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PRICE: £1637.99


Jackery Solar Generator 1000 Keep your photography – and your life – energised with this battery and solar panel outfit

SPECS ›  Prices Jackery Solar Generator 1000 £1637.99, which includes Explorer 1000 and two SolarSaga 100W solar panels. The Explorer 1000 on its own is £1154, and each SolarSaga 100W is £272.99 ›  In the box Explorer 1000, two SolarSaga 100W solar panels, mains charger and leads, car charger cable, SolarSaga parallel adapter cable, user manual ›  Capacity 1002Wh (21.6V, 46.4Ah) ›  Cell chemistry Li-ion NMC ›  Lifecycle 500 cycles to 80%+ capacity ›  Management system BMS, over voltage protection, short circuit protection ›  Ports AC output: 110VAC, 60Hz, 1000W (2000W surge) ›  USB-A output 5v, 2.4A ›  Quick charge 3.0 5-6.5v, 3A/6.5-9v, 3A/9-12v, 1.5A ›  Output 5v, 9v, 12v up to 3A ›  USB-C output 12v, 10A ›  Car output 12v-30v (163W max) ›  Recharge times AC adapter, 7.5 hours; 12v car adapter, 14 hours; optional two SolarSaga 100 solar panels, eight hours ›  Operating temp -10-40˚C ›  Weight 10kg ›  Dimensions (wxdxl) 23.3x28.3x33.3cm SolarSaga 100W Solar Panel ›  Peak power 100W ›  Power voltage 18v ›  Power current 5.55A ›  Ports USB-A output 5v, 2.4A USB C output 5v, 3A ›  Dimensions (folded) 610x535x35mm ›  Dimensions (unfolded) 1220x535x5mm ›  Weight 4.69kg each ›  Contact

ENERGY AND ITS rocketing costs have been making the headlines in recent weeks, and it’s a huge issue for us all. As photographers, we can’t get far without electricity – and if you shoot lots on location and spend extended time off-grid, a power solution like this Jackery outfit is essential. Priced at £1637.99, you get an Explorer 1000, two SolarSaga 100W solar panels and cables for mains, car and solar charging. Both items are available individually: the Explorer 1000 is £1154, the single 100W solar panel £272.99. Smaller Explorer 240 and 500 power stations are also available, and these can be mains, car and solar charged, too. The Explorer 1000 is a portable power source, with a 1002Wh capacity. It comes equipped with a selection of ports, including two three- pin AC sockets, one 12v 10A for car charging, and two of each USB-A 3.0 and USB-C ports. Having left the Explorer charging overnight to full power, for the first part of the test I wanted an idea of its capacity from a photographic perspective. I plugged in two 12v 5A 60W 480 LED lights to assess this. The Jackery website has estimated runtimes for popular domestic items. According to the Explorer’s LED info panel, the output for both lights running was around 60W. Every 20 minutes or so, a cooling fan turned itself on. While this is reasonably quiet, it’s noisy enough to have you reaching for the remote if you are watching TV – and runs for 30-60 seconds each time. After an hour, the battery said it had 93% power left. The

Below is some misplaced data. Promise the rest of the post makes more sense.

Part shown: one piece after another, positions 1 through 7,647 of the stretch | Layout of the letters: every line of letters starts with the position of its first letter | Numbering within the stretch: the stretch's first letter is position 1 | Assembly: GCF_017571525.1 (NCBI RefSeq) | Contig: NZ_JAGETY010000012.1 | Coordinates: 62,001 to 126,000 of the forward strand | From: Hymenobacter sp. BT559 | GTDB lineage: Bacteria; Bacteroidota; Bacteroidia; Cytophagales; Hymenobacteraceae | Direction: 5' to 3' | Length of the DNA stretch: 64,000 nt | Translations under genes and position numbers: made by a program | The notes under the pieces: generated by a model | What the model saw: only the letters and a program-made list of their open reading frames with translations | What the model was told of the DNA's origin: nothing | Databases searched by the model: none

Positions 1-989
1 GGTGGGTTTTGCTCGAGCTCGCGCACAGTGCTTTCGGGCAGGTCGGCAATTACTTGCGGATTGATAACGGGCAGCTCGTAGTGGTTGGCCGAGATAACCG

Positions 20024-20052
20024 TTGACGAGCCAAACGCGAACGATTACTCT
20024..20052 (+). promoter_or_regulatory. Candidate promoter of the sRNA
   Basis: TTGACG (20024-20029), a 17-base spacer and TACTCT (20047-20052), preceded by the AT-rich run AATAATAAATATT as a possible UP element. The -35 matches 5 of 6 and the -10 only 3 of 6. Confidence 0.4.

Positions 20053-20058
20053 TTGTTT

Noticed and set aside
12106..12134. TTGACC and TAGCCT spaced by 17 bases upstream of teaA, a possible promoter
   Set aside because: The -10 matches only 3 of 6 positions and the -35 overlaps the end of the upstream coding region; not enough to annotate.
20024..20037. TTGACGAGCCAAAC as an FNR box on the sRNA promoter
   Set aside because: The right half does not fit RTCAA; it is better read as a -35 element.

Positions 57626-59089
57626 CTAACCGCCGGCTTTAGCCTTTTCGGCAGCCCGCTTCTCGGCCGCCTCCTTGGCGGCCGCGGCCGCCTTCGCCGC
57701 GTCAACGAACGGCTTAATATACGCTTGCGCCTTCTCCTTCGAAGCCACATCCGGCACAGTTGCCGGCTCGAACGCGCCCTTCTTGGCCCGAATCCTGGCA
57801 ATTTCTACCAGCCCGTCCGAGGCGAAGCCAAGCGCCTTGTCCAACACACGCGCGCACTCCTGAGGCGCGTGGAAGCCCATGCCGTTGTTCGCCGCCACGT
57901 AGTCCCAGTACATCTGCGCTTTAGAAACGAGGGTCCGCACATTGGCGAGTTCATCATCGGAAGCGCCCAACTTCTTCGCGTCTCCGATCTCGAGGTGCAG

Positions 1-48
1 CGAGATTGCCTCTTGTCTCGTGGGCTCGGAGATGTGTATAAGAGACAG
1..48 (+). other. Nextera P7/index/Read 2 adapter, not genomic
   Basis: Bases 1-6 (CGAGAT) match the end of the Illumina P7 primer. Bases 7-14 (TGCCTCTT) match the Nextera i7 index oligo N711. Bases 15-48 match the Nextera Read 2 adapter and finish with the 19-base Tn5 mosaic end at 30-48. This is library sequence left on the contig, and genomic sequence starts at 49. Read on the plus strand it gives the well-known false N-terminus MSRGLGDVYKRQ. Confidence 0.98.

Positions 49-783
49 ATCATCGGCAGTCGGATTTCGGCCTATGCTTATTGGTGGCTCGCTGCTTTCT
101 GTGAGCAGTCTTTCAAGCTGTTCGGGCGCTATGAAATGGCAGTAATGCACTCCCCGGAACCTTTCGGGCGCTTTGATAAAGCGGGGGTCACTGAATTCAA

cooling fan had come on five times, but was doing its job well – the casing was only slightly warmer to the touch, compared to when the unit was switched off. As the test progressed, the fan came on less often – I assume because the unit had acclimatised. I ran the lights at full power for 12 hours and the battery still had 28% charge.

Once the battery was low, it was time to charge it up again – this time, using the two supplied solar panels. Each has a built-in handgrip, and there are two kickstands on the rear to support the cells at the best angle, so set-up is quick. Also on the back is the output lead, and this connects to the supplied parallel adapter that plugs into the Explorer. There’s a USB-A and USB-C port, allowing you to charge devices directly from the panel. On an April day that had spells of sun, I set up the solar panels and left them to it after checking the initial input. This varied between 10W (cloudy), 40W (cloudy but bright), and over 120Wwhen both were in full sun. Recharge time obviously differs according to location and lighting conditions. I got to 50% from the 28% starting point in six hours on a typical – often cloudy – British April day before the heavens opened. I completed the charge on a day with bright sunshine, and it took a further 6.5 hours to get to 100%. WC

STAY UP TO DATE The LCD display keeps you informed of charge levels

Verdict The Jackery Explorer 1000 Power Station is a seriously useful piece of kit. If want to run lights or a printer, or have to do work off-grid, this outfit comes at quite a cost, but is worth every penny. PROS Solar or mains chargeable, impressive capacity, portable at 10kg, USB-A and C ports, car chargeable, simple to use CONS Serious investment

PLAYING IT COOL The instructions say that during charging. you also need to keep the Explorer out of direct sunlight and away from heat

38 Photography News | Issue 99

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